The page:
Big Data Analytics: The News from Teradata
Blog by Philip Russom
Research Director for Data Management, TDWI
Just moments ago, Teradata Corporation issued three announcements describing new capabilities, products, and releases. Instead of repeating the details of Teradata’s new stuff -- which you can read on www.teradata.com, etc. -- I’d rather be self-indulgent and use each announcement as a springboard for my own thoughts about the bigger trends in Big Data Analytics these relate to. Announcement Number One: Teradata Columnar
A few years ago, I was at the Teradata Partners Conference. Instead of attending speaking sessions, I was in a series of meetings for industry analysts and industry influencers. When the topic of columnar databases came up -- and it was my turn to pontificate -- I said something like: “Columnar storage engines will soon be available as just another feature of database management systems from larger, more established vendors.” The room fell quiet, and a cricket chirped in the background. Then, two experts mocked me, while Teradata people were noticeably mum. ;)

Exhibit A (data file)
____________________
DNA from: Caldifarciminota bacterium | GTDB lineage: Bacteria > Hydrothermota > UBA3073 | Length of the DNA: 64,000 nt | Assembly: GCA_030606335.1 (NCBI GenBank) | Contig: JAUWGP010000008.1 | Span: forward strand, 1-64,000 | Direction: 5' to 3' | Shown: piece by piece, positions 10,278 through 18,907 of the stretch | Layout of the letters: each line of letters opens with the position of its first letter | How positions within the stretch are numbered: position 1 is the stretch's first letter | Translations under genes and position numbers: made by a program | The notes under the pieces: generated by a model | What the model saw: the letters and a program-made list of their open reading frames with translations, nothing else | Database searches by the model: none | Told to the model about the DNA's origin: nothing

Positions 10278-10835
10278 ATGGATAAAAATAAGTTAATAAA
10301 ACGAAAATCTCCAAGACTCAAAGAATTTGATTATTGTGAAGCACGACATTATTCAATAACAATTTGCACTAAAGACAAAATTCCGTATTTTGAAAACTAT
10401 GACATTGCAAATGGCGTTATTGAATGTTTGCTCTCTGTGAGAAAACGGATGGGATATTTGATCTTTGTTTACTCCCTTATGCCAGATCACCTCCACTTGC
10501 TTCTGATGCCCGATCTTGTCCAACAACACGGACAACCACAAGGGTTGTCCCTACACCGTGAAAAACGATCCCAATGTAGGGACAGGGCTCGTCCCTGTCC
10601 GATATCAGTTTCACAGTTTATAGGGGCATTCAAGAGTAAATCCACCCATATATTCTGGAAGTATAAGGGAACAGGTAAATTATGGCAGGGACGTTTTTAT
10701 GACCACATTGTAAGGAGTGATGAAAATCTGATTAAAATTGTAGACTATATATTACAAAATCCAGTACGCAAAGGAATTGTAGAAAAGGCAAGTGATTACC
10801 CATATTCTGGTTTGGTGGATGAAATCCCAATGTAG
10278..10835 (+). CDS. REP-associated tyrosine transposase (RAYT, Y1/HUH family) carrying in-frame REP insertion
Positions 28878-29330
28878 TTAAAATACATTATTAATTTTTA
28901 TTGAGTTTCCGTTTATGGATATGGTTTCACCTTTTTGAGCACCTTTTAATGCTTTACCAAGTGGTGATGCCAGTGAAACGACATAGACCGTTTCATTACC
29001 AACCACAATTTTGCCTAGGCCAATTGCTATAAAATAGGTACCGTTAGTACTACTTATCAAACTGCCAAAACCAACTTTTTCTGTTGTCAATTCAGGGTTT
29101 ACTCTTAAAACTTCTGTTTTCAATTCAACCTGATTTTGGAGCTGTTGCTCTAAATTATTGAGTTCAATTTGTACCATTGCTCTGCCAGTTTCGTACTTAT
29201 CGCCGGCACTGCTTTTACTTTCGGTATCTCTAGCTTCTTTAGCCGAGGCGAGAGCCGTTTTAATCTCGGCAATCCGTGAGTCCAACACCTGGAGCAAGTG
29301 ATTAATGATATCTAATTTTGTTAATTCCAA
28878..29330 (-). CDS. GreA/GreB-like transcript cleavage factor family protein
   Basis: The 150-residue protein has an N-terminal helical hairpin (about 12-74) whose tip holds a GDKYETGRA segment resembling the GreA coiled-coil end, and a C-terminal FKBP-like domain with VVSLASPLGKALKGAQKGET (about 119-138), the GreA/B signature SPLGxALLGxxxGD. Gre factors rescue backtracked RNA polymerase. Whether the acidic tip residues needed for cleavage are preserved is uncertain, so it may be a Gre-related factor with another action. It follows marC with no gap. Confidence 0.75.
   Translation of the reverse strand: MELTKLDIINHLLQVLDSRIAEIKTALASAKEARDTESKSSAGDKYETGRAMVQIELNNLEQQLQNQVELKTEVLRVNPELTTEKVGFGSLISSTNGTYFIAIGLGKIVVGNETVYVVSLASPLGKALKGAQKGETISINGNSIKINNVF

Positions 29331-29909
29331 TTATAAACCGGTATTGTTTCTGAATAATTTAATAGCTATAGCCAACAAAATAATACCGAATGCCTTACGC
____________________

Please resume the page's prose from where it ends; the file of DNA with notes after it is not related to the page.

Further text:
Does that make me a prescient visionary? No, not at all. I’ve just been paying attention for the last three decades, as one technology after the next is developed and proved by a small startup, then bought or built by one or more of the leading DBMS vendors. We’ve seen this trend played out with features for everything from security to parallel processing to OLAP to federation to in-memory databases. We’re now seeing the same trend with columnar data stores and other technologies for Big Data Analytics.
Newish vendors like ParAccel and Vertica -- and Sybase long before them -- have proved the usefulness and commercial potential of a columnar approach. Open source DBMSs MySQL and Infobright made similar contributions. In full compliance with the trend I’m describing, IBM and Oracle have released columnar storage engines they built, and now it’s Teradata’s turn. Teradata Columnar is a new capability of Teradata Database 14. What’s new here is that Teradata has integrated both columnar AND row-based tables, thereby making hybrid applications more feasible. All the above is goodness, regardless of vendor, because columnar data stores have compelling advantages for query speed, data compression, bla, bla, bla, and the usual miraculous benefits.